You came into our emergency room at 3:30 AM on February 12th. You stated to our front desk attendant that you were having difficulty seeing, hearing, smelling, or tasting anything. You also stated that you were having problems with your breathing and balance. After you filled out your preliminary forms and provided the proper identification, you were asked to sit in the waiting area.
We at this hospital pride ourselves on our commitment to giving the best care possible to our patients. It is not our intention to have anyone wait for longer than is necessary, especially in an emergency situation. The actions you then took on the morning of February 12th, while not criminal in nature, caused a disturbance in our emergency room that we are required by law to report to both the local police station and your primary care physician.
When our attendant advised you that you would have to wait, you (in her words) "called me a dirty ringmaster in a circus of pain" and continued to harass her until our security officer intervened. Your tone was relatively civil, but we still find your use of language to be objectionable; there were several children present in the waiting area.
Once you saw Dr. Repal, our doctor on call on the morning in question, the first thing he noticed about you was that you had a black bag duct-taped over your entire head and part of your neck. He attempted to explain to you that this bag might be the cause of your symptoms, and suggested that he carefully remove the bag to alleviate you of any further discomfort. What followed marks the second time our staff found you to be combative in nature, as you refused to remove the bag from your head. Instead you insisted that the bag was not causing the problems you were complaining of, and that in fact you had been suffering from all the ailments in question before the time the bag was ever on your head. When Dr. Repal asked you how the bag came to be on your head in the first place, you admitted you had put it on yourself over ten years ago.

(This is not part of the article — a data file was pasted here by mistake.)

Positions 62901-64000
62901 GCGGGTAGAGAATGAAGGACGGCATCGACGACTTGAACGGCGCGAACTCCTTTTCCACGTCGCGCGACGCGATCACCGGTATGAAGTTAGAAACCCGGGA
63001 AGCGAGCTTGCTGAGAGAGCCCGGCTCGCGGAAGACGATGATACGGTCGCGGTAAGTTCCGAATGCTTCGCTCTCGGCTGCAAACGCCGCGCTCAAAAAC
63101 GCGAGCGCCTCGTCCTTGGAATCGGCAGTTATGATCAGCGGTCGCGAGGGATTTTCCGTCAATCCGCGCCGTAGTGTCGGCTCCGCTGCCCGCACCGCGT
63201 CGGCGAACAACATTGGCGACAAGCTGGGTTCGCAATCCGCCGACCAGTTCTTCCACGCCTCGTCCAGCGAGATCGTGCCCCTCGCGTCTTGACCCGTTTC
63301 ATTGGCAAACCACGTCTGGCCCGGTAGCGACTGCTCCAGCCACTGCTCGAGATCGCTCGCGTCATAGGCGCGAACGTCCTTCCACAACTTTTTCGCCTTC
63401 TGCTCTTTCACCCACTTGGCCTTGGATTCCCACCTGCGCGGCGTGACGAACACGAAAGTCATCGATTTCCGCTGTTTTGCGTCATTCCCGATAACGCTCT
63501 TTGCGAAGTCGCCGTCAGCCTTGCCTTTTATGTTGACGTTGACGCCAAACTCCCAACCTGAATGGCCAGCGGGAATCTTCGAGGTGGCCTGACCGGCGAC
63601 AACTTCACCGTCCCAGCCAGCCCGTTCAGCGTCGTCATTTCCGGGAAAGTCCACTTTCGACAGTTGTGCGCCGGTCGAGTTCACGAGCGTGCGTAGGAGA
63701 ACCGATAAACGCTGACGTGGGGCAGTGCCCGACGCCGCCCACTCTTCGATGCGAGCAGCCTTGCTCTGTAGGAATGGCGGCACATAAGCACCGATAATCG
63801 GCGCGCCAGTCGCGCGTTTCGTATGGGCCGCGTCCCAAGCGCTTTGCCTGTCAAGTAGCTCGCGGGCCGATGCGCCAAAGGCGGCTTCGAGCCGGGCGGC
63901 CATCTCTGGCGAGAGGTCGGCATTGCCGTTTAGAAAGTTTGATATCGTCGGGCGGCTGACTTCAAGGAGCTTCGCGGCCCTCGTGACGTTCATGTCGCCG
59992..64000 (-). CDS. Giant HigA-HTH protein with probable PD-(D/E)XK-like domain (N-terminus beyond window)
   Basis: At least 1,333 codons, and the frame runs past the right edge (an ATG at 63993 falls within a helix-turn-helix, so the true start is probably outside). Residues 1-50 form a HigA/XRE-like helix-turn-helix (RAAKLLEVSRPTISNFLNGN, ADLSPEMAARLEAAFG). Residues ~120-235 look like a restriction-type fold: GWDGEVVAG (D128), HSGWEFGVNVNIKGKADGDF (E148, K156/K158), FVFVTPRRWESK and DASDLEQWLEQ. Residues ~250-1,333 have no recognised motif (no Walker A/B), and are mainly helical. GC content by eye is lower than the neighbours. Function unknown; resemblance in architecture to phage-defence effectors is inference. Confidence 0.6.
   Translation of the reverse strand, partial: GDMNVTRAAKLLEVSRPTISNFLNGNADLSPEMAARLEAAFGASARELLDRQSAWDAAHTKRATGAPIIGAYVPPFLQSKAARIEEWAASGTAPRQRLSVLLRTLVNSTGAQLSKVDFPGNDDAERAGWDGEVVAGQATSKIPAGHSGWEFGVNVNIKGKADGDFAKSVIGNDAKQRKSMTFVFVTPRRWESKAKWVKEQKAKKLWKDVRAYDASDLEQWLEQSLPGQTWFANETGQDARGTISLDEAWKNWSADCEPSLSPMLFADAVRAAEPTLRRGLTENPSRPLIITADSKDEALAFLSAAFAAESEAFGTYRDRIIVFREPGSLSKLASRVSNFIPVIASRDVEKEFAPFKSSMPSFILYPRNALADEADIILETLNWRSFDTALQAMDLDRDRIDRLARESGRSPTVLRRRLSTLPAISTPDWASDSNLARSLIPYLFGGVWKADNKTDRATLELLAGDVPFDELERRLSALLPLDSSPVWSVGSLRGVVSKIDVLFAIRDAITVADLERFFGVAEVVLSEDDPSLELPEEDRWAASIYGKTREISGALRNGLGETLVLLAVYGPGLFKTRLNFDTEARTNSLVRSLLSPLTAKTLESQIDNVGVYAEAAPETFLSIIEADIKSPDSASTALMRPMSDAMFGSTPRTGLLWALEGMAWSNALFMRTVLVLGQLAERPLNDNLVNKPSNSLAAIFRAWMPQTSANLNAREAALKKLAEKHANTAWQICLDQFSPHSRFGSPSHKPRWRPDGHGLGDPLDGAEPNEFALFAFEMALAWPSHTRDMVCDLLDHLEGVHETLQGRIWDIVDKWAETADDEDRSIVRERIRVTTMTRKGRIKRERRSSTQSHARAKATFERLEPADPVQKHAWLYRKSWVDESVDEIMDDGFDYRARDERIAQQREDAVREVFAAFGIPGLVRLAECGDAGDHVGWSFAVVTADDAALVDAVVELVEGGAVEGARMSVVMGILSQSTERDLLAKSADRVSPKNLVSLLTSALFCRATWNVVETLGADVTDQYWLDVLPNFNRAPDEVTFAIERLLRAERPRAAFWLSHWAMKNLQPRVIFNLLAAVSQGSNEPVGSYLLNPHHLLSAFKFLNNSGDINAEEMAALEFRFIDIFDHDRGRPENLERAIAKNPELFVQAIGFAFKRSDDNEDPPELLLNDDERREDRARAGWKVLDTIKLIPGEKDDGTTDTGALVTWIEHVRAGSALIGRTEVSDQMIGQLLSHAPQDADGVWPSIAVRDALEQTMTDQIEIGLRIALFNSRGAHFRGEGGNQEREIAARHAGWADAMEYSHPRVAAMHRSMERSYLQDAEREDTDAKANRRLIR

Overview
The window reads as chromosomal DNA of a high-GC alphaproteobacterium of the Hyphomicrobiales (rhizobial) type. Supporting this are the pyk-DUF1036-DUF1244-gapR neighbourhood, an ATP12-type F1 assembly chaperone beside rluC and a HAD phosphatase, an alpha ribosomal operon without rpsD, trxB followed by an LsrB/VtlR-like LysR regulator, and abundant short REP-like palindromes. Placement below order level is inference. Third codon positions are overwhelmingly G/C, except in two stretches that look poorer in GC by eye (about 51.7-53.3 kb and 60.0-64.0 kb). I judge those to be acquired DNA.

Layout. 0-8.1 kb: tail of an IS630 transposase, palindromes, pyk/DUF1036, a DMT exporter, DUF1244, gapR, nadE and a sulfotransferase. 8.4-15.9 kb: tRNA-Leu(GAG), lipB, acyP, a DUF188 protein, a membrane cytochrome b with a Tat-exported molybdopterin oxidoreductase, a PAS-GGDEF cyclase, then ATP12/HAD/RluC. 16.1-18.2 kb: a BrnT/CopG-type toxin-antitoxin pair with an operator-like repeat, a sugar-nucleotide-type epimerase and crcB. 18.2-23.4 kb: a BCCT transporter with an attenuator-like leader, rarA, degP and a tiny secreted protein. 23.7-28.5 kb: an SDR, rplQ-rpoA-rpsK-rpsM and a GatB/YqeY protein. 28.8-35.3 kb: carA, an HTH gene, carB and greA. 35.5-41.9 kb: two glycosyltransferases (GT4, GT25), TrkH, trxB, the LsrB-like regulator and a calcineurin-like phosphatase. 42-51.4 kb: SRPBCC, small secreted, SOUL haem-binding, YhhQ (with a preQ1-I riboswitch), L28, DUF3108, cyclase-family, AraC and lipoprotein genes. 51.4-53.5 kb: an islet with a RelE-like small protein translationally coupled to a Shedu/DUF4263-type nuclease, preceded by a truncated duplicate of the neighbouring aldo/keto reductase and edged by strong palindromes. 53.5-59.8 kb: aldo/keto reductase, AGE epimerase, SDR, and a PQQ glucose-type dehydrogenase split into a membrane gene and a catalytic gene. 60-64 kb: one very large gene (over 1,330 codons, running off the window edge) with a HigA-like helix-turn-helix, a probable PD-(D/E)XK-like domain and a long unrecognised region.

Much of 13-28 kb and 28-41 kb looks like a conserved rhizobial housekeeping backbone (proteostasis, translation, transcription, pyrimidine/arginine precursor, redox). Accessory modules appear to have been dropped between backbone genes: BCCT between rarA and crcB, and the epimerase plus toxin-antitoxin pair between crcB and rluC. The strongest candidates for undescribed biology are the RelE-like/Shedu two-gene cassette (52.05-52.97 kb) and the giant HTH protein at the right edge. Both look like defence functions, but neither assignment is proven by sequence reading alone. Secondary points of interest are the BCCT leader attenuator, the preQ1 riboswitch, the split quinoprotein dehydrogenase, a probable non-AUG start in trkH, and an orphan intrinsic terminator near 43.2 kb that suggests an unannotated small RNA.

You went on to explain that you needed the bag to remain on your head to survive, as it was the only thing you had found that would satisfactorily manage the symptoms that brought you to our hospital. You also explained that you had tried taking the bag off before, but you immediately suffered headaches. Dr. Repal attributed this to an increased sensitivity to light and sound, which would pass in a relatively short amount of time. You argued vehemently against his theory, stating that you had kept the bag off of your head for an entire day at one point in 2007 and had not been able to stand the way you felt, so you put it back on, this time securing it with duct tape so it would not fall off accidentally.
We recommended at this juncture that you speak with one of our resident mental health experts. You then stormed out of our hospital, were rude to several of our attendants on the way out, and made a short speech to the patients in the waiting area, which was muffled and hard to understand but was clear to contain numerous baseless accusations regarding the quality of health care provided by this hospital.
We would ask that should you visit our facility again, you would please be mindful of the mental health of the people around you, and please also return the hospital gown you were wearing when you left last time. We have mailed your clothes to the address you provided.